Blacksmithing is a passion unlike any other. It is a skill that comes from years of literal blood sweat and tears. It is a heart that plays with fire for fun and is content in the heat of the moment. If you can’t take the heat, stay out of the forge.
Unlike what so many have seen of late, Blacksmithing is an art that requires time, patience and skill deeper than you can fit into any television program.
Jason Nass currently lives in Cleveland, Ohio and has made forging the primary love of his life for over 20 years. His forging experiences are wide and varied, including industrial closed and open die forging, knife making, tool making, ornamental and architectural iron, fabrication of structural iron, and traditional blacksmithing, specializing in Viking era reproductions.
He currently serves on the Board of Directors with the Western Reserve Artist Blacksmith Association (WRABA), and hosts Open Forge nights from his personal workshop where he strives to share the love of this folk art in hopes of keeping the trade alive.
He teaches both private and group classes in traditional and contemporary blacksmithing techniques as well as tool making. If you are interested in delving into the craft of blacksmithing or learning more advanced techniques, he has classes suited to any skill level and age.
In his spare time, he enjoys playing the bodhran, Celtic music, spending time with his counterpart and partner Rowan Canterbury and his rather spoiled dogs. Both Jason and Rowan do what they do in a world where things are “pre-made” and so many haunt the isles of stores, to hopefully help a few learn that there will never be an end to the magic and the necessity of knowing how to make something with your own hands.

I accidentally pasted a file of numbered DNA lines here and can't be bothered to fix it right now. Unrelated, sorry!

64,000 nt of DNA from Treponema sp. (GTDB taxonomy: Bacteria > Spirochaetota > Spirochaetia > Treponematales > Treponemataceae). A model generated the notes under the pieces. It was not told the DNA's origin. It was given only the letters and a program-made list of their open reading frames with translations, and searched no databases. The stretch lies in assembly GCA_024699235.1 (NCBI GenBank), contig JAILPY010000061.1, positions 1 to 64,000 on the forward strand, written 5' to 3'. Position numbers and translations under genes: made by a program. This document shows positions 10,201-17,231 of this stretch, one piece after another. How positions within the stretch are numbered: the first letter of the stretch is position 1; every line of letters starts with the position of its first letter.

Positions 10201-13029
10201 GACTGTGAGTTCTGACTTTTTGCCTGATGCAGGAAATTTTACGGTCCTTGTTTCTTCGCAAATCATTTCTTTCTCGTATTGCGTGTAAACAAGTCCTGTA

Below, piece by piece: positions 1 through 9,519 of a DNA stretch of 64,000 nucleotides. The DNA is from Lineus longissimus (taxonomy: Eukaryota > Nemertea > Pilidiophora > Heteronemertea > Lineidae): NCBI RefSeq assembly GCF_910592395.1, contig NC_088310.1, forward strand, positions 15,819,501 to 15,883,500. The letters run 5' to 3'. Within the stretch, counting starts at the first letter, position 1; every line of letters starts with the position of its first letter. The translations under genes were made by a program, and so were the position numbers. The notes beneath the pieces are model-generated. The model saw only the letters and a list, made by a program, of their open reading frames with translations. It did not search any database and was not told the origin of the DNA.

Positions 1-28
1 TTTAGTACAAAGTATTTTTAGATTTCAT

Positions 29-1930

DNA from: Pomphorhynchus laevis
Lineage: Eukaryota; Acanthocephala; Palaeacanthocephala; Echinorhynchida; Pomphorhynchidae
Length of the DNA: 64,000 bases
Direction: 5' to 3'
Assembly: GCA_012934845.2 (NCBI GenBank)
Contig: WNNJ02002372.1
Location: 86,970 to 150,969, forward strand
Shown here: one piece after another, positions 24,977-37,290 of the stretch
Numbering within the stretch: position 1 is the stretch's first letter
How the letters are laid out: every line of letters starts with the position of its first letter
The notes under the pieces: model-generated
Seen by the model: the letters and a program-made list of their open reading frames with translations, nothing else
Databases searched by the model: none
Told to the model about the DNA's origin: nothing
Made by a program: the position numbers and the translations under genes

Rowan Canterbury has been working with string in one form or another practically since birth. Truthfully raised in Amish Country, she began learning the arts of crafting clothing and necessities from scrap, often times right from the sheep’s back or the thicket’s edge.
To be fair, for all that she knows of these ancient crafts, she owes her deepest and eternal gratitude for her impressive skills to her Grandmother Eloise Canterbury who started teaching Rowan around the age of 5. (She is now much older than 5). She was taught to make everything from scarfs, to hammocks and even dish towels.
Both of these disciplines were afforded her by a woman that lived through the great depression and grew strong and wise from hardships many will never know. Rowan grew up in a different world were her family actually gardened and cooked food from scratch, scrubbed floors and hung the bed sheets out to dry.
Today, she still uses the stove to heat her tea water and has no Television in her home. She likes to tell her friends that if she had a T.V. she would have never learned what she knows, or have the time to learn to DO more. Her love for fiber has stayed with her and now she is the proud owner of two spinning wheels and enough Alpaca to drive her partner Jason Nass a bit crazy. She LOVES teaching and meeting new people, and what’s more is her love to see her students succeed both materialistically and spiritually. Pay it forward!
She has little spare time, but when she does she plays the fiddle, spends as much time as she can with her daughters, is hoping with the betterment of her health to get back into teaching belly dance, and living with a grumpy old Viking Blacksmith and their two strange and spoiled dogs.